Around Campus

Roper Hall opens with Sept. 18 event

Named for longtime dean Dr. Bill Roper, the UNC School of Medicine’s newest building is a modern hub for medical education.

A large crowd of people sitting around tables in a large open space at a new building dedication.
Roper Hall provides six floors of training space, featuring cutting-edge technology and intentionally crafted interiors. (UNC Health)

More than 300 people, including the building’s namesake, celebrated the official opening of Roper Hall on Sept. 18. Carolina’s state-of-the-art new home for medical education is located on the former site of Berryhill Hall on Medical Drive.

Named for Dr. Bill Roper, former UNC School of Medicine dean, CEO of UNC Health and interim president of the UNC system, Roper Hall offers innovative spaces where students can hone clinical skills and collaborate with learners from across the medical campus and state.

“This is a special evening to celebrate both our medical students and Dr. Bill Roper,” said Dr. Wesley Burks, current medical school dean and UNC Health CEO. “For our medical students, Roper Hall is built in a unique way — around you and your experience as a student here. It really is the beginning of your journey, as you go out from here to serve our patients and change how we practice medicine.”

In the past, UNC medical students trained in Berryhill Hall, which opened in 1970. In 2016, North Carolinians approved the Connect NC bond, from which $68 million went toward the new medical education building. Construction on the 172,000-square-foot structure began in early 2020, with many generous donors contributing funds to shape the facility’s resources for student learning, connection and well-being.

“The work that will be done in this space is a reflection of Carolina’s unwavering commitment to serve through education, and it will further empower Carolina’s pursuit of excellence as the leading global public research university in the nation,” Chancellor Kevin M. Guskiewicz said. “Dr. Roper, thank you for your leadership, your mentorship and encouragement throughout my tenure and beyond. … The naming of this state-of-the-art facility really is a tribute to the impact that you’ve had on so many people here, and we’re grateful. You’re an inspiration, and I’m so excited that you are here to receive this amazing honor this evening.”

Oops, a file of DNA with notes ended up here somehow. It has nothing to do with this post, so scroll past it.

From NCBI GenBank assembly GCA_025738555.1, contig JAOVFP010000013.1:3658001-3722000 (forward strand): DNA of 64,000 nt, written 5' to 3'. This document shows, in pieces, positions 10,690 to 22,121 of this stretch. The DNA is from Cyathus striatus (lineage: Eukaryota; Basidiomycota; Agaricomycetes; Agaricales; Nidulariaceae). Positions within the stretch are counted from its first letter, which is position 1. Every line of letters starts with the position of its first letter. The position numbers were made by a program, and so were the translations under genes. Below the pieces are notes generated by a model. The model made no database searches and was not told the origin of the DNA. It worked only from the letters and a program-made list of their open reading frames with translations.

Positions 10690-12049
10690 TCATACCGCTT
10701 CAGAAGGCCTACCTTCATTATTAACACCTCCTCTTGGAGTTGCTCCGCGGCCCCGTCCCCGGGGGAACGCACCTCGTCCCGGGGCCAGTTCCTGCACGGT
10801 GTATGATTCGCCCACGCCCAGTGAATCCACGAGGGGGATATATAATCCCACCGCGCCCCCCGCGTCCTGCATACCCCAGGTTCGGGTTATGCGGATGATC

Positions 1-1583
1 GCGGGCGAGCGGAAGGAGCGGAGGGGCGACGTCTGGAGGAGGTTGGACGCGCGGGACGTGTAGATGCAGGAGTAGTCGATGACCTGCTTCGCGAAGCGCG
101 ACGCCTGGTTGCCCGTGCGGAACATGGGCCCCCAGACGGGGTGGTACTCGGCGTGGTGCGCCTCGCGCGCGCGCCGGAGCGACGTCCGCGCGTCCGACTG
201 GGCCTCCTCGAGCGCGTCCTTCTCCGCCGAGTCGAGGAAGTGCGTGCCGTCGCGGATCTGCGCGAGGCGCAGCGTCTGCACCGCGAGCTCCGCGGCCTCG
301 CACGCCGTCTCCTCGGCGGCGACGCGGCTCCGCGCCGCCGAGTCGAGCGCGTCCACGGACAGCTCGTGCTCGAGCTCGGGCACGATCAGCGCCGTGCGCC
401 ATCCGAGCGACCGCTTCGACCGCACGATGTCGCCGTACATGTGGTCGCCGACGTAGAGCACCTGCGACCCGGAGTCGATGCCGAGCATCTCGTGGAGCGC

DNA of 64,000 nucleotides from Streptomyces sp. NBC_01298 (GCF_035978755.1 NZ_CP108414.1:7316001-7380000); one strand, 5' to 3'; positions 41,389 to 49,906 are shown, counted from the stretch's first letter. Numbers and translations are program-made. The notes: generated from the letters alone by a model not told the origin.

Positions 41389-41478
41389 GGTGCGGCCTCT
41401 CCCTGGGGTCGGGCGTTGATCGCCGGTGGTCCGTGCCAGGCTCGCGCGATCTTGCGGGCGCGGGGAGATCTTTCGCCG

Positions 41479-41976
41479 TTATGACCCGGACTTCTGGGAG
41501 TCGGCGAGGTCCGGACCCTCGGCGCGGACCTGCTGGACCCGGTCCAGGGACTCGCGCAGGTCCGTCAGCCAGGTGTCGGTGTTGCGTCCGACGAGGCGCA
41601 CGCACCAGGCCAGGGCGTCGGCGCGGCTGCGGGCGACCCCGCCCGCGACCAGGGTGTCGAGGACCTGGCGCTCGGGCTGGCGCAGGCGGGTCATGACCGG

Roper Hall provides six floors of training space, featuring cutting-edge technology and intentionally crafted interiors, from large classrooms to dedicated seminar rooms, group and individual study spaces, a 240-person Active Learning Center, a student lounge, wellness center and more.

Bill Roper and UNC-Chapel Hill Chancellor Kevin M. Guskiewicz smiling and shaking hands.

Dr. Bill Roper (left) and UNC-Chapel Hill Chancellor Kevin M. Guskiewicz (right). (UNC Health)

“Unquestionably, this is the medical school of the people of North Carolina,” said Roper as he took the podium to deliver remarks. He received a standing ovation from attendees. “It’s a great personal honor for me that this building is named Roper Hall. But it’s been an even greater honor and a privilege for me to be able to work with all of you — and the wonderfully dedicated others — across more than a quarter of a century. Thank you very much.”

Though the event marked the official opening, Roper Hall was already open for classes, providing meeting and study space for both first- and second-year students. This fall’s newly admitted Class of 2027 stands at 204 learners, and the School of Medicine – the largest medical school in the state – will continue expanding class size to an eventual 230 students per year.

Other speakers at the event included UNC System President Peter Hans, School of Medicine Executive Dean Dr. Cristen Page and second-year medical student Theresa Dickerson.

“As we open this new building, every time you walk past, I hope it reminds you of the power of vision and the courage it takes to see beyond what is in front of you,” Dickerson said. “On behalf of UNC medical students, I say thank you to the investment that has been made for our education and our future careers so that we can take care of the constituents of North Carolina.”